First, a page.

Why Gold and U.S. Dollar Do Not Always Move Inversely?
The strength (or weakness) in the U.S. dollar is one of the most important drivers of price of gold. However, this is not always true and there are times when they rise or fall simultaneously. The positive correlation between U.S. dollar and gold occurred, for instance, from May through December 1993, from May until November 2005, and at the turn of the 2008 and 2009.
Graph 1: Gold (green line) and US Dollar Index (red line) from 2004 to 2009
Trends of the U.S. dollar and gold do not always align inversely, and even when they do, the percentage moves are not very well matched. Just think of the important rally in gold from 2008 to 2013, when the dollar was back where it was in late 2008. Also, peaks and troughs do not always align. Gold was rising when the dollar hit its peak in mid-2010.
Interestingly, those periods did not last long. What are the possible causes for such temporary aberrations? Capie, Mills and Wood's in their paper "Gold as a hedge against the dollar" claim there may be some supply shocks or central bank's (optionally government's) intervention in the market. The other possible reasons are expectations among foreign investors that the U.S. dollar exchange-rate changes are only temporary. Such opinion could make them endure fluctuations rather than change their portfolios in favor of gold (think about transactions costs).
However, medium or long-term trends were also affected: the traditional inverse relationship broke down during the two year period of 1978-1980. Such a long period calls for a more detailed analysis of the reasons behind disruptions in the negative correlation between gold and U.S. dollar in the medium or long term (but also in the short ones).
Graph 2: Gold (green line) and US Dollar Index (red line) from 1977 to 1981
First, changes in gold are sometimes driven upward not by relative weakness in the U.S. dollar to other fiat currencies, but, instead, by flight from all paper currencies. This was probably the case of 1978-1980, when investors feared global recession following the oil crises or the collapse of the world's monetary system (plus, gold was in the speculative buying mania stage at that time). Eventually they switched from all paper currencies to gold - the traditional store of wealth, historically chosen by the market to play the role of money. It should be clear now why the U.S. dollar was traded sideways to other currencies (all currencies were depreciating), while gold skyrocketed from $200 per ounce to $800 per ounce. It would be difficult to find a better argument why gold should be considered more like an international traded currency than just a simple commodity whose price is expressed in dollars.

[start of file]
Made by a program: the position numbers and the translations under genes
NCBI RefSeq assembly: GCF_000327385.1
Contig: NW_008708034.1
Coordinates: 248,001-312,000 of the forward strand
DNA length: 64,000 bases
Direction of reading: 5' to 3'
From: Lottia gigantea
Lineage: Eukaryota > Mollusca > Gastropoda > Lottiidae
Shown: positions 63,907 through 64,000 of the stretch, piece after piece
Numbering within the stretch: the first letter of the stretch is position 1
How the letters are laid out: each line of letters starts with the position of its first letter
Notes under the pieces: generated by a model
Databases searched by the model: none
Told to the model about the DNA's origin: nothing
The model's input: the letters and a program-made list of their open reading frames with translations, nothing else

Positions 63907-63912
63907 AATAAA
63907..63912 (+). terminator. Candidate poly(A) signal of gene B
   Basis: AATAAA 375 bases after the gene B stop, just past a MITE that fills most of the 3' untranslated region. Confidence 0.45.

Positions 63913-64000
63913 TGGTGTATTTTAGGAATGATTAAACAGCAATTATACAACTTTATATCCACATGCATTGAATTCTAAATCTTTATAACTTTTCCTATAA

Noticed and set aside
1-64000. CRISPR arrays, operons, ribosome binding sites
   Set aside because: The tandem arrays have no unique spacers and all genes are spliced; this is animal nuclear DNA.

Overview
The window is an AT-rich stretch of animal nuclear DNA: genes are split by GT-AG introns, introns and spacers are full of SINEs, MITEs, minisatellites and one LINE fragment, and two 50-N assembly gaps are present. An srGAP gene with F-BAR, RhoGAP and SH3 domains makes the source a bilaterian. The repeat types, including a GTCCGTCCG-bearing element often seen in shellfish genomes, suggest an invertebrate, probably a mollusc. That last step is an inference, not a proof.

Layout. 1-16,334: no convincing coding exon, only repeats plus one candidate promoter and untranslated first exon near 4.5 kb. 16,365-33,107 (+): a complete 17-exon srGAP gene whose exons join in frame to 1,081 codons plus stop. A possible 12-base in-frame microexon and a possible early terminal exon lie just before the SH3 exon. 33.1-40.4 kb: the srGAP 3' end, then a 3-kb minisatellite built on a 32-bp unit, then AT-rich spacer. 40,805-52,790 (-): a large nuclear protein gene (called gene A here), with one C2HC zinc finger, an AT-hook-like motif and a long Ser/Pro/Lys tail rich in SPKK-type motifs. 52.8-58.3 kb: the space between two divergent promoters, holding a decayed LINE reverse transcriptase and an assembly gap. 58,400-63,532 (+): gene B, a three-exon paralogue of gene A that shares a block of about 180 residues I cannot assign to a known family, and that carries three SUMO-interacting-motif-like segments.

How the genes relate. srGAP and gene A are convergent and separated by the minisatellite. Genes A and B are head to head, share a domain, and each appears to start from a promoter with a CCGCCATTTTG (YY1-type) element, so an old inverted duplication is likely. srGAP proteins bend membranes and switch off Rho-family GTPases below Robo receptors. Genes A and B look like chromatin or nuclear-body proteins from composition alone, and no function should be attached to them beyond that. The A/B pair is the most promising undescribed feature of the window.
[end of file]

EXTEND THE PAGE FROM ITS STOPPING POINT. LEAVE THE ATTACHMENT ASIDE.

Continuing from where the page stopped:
The second reason even further strengthens the role of gold as the global currency. Gold can be an insurance policy against financial crashes or even collapse of the monetary system. However, the U.S. dollar exhibits similar tail risk properties. Greenbacks are also seen as the world's safe haven currency. The U.S. dollar is still the main reserve currency- over half of the total amount of greenbacks stock is held outside the USA and U.S. Treasuries are eagerly bought during crises. It should be clear now why the U.S. dollar and gold can move up or down together. Investors may choose both as safe havens: greenback and gold during global catastrophes or crises in another currency. The best example may be the period from November 2008 to February 2009, when both gold and the U.S. dollar were generally rising due to the financial crisis. Such a co-movement proved that gold behaves sometimes as a hedge against a dollar-denominated-system rather than the dollar itself. This is why gold is not only a hedge against stocks on average, but also a safe haven in extreme stock market conditions. Similar movement occurred in November 2010, when gold and the U.S. dollar rose together due to growing concerns about Ireland and the Euro zone's situation.
To sum up, a rally in gold while the U.S. dollar remains flat means that investors are concerned about the condition of the global economy and the international monetary system, while a simultaneous rally in the U.S. dollar and gold indicates that investors worry about the global economic stability outside of the USA and thus shift capital to the two most important safe havens. Although U.S. dollar is a fiat money, which systematically loses its purchasing power, it is still one of the best of the worst paper currencies, especially since capping the Swiss franc at 1.20 per euro in September 2011.
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